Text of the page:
One of the most important priorities for a creditor or lender when entering into a contract with a borrower or debtor is ensuring they have a perfected security interest in the property that is being purchased. The purpose of the security interest is to provide notice to the world of the encumbrance and to allow for recovery of the collateral in the event of default. For real property (homes, land, etc.), this means recording with the county recorder’s office a mortgage or deed of trust. See generally Idaho Code §55-811. For motor vehicles this means providing notice of the creditor’s lien by having his/her/its name placed on the title. See Idaho Code §49-510. For the perfection of a security interest in goods, the creditor can file a Uniform Commercial Code (UCC) finance statement per Idaho Code §28-12-501 et. cet.
When it comes to repossession of collateral, as a creditor it is important to keep in mind the terms in the contract. Following and abiding by the express terms of a contract, especially as they relate to notice, default and repossession rights, is critical to enforcement of the contract. Idaho courts are generally inclined to enforce the terms of a contract that is knowingly and voluntarily entered into, even if such enforcement does not seem fair.
Contract aside, Idaho law does provide that a party may repossess collateral it has a security interest in. For this to happen, first there must be a default or breach of contract by the debtor. Following the breach (remembering to abide by the express terms of the contract), the secured party may exercise self-help and take possession of the collateral. If the collateral is not removed from premises wherein it is located, the secured party may render the equipment unusable and dispose of the collateral that is on the debtor’s premises. Additionally, if so agreed, a secured party may require a debtor to assemble the collateral and make it available to the creditor at a location reasonably convenient to both parties. These rights and privileges granted to a creditor or secured party regarding self-help are only available so long as the creditor does not breach the peace in the attempt to repossess the collateral. If the collateral cannot be repossessed without a breach of the peace, the alternative for the secured party is to obtain the property through judicial process. See Idaho Code §28-9-609.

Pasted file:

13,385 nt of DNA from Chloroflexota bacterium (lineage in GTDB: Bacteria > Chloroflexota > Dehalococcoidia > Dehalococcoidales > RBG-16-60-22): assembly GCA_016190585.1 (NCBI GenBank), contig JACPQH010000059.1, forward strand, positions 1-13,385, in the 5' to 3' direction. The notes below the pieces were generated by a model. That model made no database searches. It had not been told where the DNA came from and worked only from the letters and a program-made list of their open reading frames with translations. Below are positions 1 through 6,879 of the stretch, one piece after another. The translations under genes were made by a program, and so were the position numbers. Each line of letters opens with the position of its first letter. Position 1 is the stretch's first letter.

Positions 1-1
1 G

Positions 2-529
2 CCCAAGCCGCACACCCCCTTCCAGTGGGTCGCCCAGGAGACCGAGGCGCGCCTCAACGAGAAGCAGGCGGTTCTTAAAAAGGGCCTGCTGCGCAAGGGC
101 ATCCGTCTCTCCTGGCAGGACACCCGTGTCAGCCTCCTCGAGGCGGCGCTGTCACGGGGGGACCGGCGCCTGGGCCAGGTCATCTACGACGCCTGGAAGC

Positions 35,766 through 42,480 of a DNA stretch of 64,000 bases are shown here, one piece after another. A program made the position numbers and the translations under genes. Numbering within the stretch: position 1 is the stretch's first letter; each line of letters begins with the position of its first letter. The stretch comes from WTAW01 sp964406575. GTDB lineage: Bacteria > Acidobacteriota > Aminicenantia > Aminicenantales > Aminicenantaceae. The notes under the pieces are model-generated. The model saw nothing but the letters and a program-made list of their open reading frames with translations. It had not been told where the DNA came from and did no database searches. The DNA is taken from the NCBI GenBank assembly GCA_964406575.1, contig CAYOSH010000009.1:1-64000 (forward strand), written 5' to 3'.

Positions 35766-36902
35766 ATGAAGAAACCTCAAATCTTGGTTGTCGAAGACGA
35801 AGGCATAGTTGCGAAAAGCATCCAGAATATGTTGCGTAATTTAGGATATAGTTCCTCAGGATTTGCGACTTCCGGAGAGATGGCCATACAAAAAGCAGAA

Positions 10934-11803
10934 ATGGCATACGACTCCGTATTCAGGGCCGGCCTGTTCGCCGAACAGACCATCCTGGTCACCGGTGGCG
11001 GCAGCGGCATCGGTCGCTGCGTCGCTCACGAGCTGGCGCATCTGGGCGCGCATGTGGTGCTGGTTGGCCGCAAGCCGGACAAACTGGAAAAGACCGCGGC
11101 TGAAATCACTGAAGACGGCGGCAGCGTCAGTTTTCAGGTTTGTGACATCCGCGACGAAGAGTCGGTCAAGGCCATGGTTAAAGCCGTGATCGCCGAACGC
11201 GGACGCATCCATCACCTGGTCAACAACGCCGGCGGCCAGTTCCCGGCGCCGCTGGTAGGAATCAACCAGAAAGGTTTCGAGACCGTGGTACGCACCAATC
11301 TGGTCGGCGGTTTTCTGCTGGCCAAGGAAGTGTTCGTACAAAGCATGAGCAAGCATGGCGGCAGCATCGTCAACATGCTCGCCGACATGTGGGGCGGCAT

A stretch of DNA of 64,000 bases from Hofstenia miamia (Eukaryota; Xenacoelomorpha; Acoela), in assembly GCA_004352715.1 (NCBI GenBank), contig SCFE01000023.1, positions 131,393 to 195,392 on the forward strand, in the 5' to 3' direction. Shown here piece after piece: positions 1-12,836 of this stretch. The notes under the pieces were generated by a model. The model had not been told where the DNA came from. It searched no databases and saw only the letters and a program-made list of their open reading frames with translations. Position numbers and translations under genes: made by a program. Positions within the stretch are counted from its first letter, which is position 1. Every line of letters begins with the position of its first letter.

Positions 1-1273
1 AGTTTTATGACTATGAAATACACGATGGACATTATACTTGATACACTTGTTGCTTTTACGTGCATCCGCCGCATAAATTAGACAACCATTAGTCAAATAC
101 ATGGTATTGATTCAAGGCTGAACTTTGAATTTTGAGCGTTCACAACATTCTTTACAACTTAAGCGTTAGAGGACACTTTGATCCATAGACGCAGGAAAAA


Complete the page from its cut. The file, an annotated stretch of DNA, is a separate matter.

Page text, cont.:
The goal of judicial process, ultimately, is to obtain a court order, requiring the sheriff where the collateral is located, to seize the collateral and if possible, deliver it to the secured party. Once the collateral is back in the creditor’s possession, the collateral can then be sold in a commercially reasonable manner, with the proceeds applied to the amounts due and owing by the debtor. In the event the sale proceeds are insufficient to cover the amounts due by the debtor, the creditor can then seek a deficiency recovery from the debtor.
If you are a creditor seeking assistance in repossessing collateral that you are unable to otherwise repossess without breaching the peace, give Stephen Muhonen at Racine Olson, PLLP, a call at 208-232-6101. You can also email Steve at email@example.com